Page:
Skip to main content
Past Articles

Lumbar Surgery Less Likely For Chiropractic Patients

A new study, recently published in the medical journal Spine, found that patients who seek chiropractic care for back pain are far less likely to undergo lumbar surgery than those who consult a surgeon. The study found that approximately 43 percent of patients who saw a surgeon first when seeking treatment for back pain ended up having surgery, as opposed to 1.5 percent of patients who first saw a chiropractor. These findings support the long held position that many health care providers subscribe to that attempting to treat back pain should start with conservative approaches, such as chiropractic care. The study pointed out that the treatments were often more beneficial to patients and far more cost-effective. As musculoskeletal conditions and low-back pain have been identified as the second leading cause of disability worldwide, it has become a top priority to health care experts to create effective and affordable strategies to deal with the rising burden of non-fatal disabilities. "As governments and health systems around the globe search for answers to complicated health challenges such as rising numbers of chronically ill and disabled patients and runaway costs, research is finally demonstrating what the chiropractic profession has promoted for years: that caring for patients with conservative treatments first, before moving on to less conservative options or unnecessary drugs and surgery, is a sensible and cost-effective strategy," said American Chiropractic Association President Keith Overland, DC.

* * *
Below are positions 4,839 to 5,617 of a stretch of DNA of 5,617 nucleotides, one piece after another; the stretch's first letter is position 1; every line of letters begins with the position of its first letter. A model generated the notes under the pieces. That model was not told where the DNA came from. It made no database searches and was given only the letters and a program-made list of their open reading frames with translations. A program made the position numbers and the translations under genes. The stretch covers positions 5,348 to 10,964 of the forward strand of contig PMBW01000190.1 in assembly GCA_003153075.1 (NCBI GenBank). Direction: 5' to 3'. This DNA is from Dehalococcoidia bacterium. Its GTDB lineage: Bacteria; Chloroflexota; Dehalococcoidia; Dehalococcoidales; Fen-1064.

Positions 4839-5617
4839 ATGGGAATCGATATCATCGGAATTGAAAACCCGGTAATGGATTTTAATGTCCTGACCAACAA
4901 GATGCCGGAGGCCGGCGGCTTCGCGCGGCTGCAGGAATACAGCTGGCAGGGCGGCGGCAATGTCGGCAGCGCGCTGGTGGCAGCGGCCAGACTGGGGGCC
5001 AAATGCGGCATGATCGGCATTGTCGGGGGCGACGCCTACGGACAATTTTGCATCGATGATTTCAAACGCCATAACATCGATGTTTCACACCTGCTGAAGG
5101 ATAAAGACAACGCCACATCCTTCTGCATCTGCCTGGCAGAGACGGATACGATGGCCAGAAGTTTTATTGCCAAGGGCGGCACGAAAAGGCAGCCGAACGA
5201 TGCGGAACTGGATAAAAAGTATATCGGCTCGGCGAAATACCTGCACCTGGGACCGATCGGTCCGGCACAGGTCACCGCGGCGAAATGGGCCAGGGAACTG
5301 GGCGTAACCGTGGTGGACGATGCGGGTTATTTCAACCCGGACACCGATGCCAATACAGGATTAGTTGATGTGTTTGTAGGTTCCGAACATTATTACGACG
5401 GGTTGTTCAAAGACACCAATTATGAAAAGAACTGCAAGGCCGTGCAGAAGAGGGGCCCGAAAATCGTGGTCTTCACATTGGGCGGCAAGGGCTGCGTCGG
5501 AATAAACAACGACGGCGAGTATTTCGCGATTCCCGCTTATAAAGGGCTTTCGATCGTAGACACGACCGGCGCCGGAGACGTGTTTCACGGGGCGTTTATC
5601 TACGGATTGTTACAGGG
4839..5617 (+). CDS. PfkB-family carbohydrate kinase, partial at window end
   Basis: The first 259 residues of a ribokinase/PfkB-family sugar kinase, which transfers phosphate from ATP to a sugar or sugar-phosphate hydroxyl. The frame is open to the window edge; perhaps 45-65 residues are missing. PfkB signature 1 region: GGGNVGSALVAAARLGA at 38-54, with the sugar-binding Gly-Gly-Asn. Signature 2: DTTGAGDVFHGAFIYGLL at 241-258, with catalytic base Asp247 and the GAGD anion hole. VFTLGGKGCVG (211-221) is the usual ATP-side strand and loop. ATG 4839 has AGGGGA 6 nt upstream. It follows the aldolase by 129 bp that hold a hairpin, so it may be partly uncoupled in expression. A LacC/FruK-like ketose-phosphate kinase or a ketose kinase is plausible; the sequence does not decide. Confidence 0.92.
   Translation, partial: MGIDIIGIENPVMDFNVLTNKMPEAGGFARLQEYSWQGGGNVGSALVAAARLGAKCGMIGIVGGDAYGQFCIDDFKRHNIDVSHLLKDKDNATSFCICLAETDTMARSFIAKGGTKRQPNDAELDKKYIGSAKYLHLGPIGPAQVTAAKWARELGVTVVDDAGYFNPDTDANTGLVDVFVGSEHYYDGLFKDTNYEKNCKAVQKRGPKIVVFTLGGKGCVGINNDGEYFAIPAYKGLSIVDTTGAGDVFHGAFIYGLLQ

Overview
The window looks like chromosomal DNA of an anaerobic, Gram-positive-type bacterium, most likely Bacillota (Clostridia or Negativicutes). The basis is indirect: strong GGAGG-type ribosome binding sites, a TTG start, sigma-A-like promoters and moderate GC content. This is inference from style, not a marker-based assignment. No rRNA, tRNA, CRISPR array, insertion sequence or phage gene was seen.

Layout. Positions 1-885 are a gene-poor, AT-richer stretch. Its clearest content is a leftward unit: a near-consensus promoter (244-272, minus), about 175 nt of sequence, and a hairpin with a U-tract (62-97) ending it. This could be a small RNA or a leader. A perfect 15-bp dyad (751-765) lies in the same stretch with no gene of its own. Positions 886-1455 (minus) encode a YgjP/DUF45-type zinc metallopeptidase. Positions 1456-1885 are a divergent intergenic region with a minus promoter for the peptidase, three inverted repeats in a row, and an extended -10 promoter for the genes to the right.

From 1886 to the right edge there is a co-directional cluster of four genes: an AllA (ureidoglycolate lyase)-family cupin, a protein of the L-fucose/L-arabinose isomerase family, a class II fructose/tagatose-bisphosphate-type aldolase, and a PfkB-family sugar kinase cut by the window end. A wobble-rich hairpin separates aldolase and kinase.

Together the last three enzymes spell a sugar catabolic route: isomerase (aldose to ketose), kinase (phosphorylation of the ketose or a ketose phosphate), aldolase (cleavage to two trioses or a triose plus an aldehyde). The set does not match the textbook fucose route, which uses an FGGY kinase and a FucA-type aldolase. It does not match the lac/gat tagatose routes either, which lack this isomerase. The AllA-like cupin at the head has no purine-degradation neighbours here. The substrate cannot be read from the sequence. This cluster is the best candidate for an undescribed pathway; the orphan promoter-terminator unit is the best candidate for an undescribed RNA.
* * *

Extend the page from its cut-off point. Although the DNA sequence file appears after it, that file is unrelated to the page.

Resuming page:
Author: ChiroPlanet.com
Source: Spine. December 12, 2012.